Serverless Kafka Consumer for Confluent Cloud

Confluent Cloud is a fully managed, cloud-native service for Apache Kafka. Managed Kafka offering helps you focus on connecting and processing data, anywhere you need it. You avoid hassle of infrastructure management.

In this blog post, we will connect with Kafka cluster hosted in Confluent Cloud using Fission Keda Kafka Connector with SASL SSL. Using Kafka Connector, we receive the latest messages on our desired Kafka topics and process them with Fission functions.


  • A Kubernetes cluster with the latest version of Fission
  • The latest version of Fission-CLI on the local machine


Setup KEDA

We will be deploying KEDA using Helm 3. For more installation options, checkout deploying KEDA.

  1. Add Helm Repo

    helm repo add kedacore
  2. Update Helm Repo

    helm repo update
  3. Install KEDA Helm chart

    kubectl create namespace keda
    helm install keda kedacore/keda --namespace keda

Setup Apache Kafka on Confluent Cloud

To setup Kafka on Confluent cloud, refer Quick Start for Apache Kafka using Confluent Cloud till Step 2.

Setup Kafka Topics and Connection

Creating Kafka Topics

You have to create the following topics in Confluent Cloud Kafka Cluster.

  • request-topic
  • response-topic
  • error-topic

Refer Managing Topics in Confluent Cloud to add, edit or delete topics.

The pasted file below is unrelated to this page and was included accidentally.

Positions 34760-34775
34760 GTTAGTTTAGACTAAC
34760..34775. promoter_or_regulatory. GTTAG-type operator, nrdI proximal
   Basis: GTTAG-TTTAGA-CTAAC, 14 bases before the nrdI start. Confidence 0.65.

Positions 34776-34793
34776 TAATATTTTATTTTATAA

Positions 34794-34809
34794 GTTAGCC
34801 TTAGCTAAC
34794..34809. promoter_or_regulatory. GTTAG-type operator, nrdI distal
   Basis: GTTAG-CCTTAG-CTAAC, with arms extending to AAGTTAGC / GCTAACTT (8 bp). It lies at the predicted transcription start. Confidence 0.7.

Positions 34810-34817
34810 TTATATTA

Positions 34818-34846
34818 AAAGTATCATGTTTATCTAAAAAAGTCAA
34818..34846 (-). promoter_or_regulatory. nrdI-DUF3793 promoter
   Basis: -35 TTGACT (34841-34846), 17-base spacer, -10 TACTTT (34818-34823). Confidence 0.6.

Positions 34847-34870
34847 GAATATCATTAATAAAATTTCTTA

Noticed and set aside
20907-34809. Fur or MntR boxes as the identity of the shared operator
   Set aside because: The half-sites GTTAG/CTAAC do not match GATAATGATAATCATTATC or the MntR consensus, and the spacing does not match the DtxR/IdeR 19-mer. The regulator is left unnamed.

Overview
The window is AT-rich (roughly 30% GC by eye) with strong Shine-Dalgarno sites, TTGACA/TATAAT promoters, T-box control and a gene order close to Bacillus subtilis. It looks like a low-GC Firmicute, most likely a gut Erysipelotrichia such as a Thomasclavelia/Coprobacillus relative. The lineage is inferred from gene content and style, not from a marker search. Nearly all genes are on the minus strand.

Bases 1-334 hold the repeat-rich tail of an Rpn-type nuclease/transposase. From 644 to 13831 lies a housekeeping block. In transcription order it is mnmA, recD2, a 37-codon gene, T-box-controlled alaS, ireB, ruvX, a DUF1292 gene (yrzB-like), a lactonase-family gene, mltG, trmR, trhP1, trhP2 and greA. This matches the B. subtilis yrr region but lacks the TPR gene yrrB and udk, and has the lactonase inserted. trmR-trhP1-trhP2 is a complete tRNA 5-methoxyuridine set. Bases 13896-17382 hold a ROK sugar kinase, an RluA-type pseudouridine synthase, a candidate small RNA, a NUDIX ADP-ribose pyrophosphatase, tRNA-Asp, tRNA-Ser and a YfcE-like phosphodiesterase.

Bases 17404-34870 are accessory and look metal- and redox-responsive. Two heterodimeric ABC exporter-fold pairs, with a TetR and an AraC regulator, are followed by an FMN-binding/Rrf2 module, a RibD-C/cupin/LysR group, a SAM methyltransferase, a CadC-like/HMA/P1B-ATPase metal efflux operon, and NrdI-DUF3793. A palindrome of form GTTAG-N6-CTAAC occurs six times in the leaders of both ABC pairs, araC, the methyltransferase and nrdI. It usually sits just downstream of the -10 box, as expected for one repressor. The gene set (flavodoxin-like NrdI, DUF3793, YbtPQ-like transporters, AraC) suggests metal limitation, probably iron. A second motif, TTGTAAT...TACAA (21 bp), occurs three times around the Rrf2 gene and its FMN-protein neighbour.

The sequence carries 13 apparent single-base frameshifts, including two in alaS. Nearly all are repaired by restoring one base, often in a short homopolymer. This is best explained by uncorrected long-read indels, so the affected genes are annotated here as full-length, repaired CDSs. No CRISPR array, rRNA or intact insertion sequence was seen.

Configuring Kafka Connection Details

The connector requires API key and secret to connect to Confluent Cloud. In the Kafka Cluster Credentials section, click Generate Kafka API key & secret. You would receive the API key and secret.

Here, we create a Kubernetes Secret keda-kafka-secrets (for SASL authentication info) and a ConfigMap keda-kafka-configmap to configure the Kafka Keda Connector to use with Confluent.

Update username and password in the Secret with the api_key and secret received from Confluent Cloud. Update brokers in ConfigMap object with info from Confluent Cloud Cluster Setting(Bootstrap Servers).

Save the following file as kafka-config.yaml.

apiVersion: v1
kind: Secret
  name: keda-kafka-secrets
  namespace: default
  sasl: "plaintext"
  username: "<api_key>"
  password: "<value>"
  tls: "enable"
apiVersion: v1
kind: ConfigMap
  name: keda-kafka-configmap
  namespace: default
  brokers: "<bootstrap_server>"
  request-topic: "request-topic"
  response-topic: "response-topic"
  error-topic: "error-topic"

Now, we will create apply kafka-config.yaml manifest in the default namespace.

kubectl apply -f kafka-config.yaml

YAML specs

Specs are used when your want to manage multiple Fission functions in your project. Specs are set of YAML files that describe the functions and their dependencies and make your deployment easier. YAML Specs can give you more details about the specs.

First, we’ll create a main folder and then three child folders for specs, producer and consumer function.

mkdir kafkatest && cd kafkatest
mkdir producer consumer
fission spec init

Creating functions

Creating producer function

Whenever the producer function is triggered, it will send 10 messages to the request-topic in Kafka Cluster. This function is used to test thhe consumer function via the Kafka Connector. Once the messages are sent, the Keda Connector will receive the messages and trigger the consumer function with received messages via HTTP request.

package main

import (

    sarama ""

const (
    kafkaAuthModeNone            string = ""
    kafkaAuthModeSaslPlaintext   string = "plaintext"
    kafkaAuthModeSaslScramSha256 string = "scram_sha256"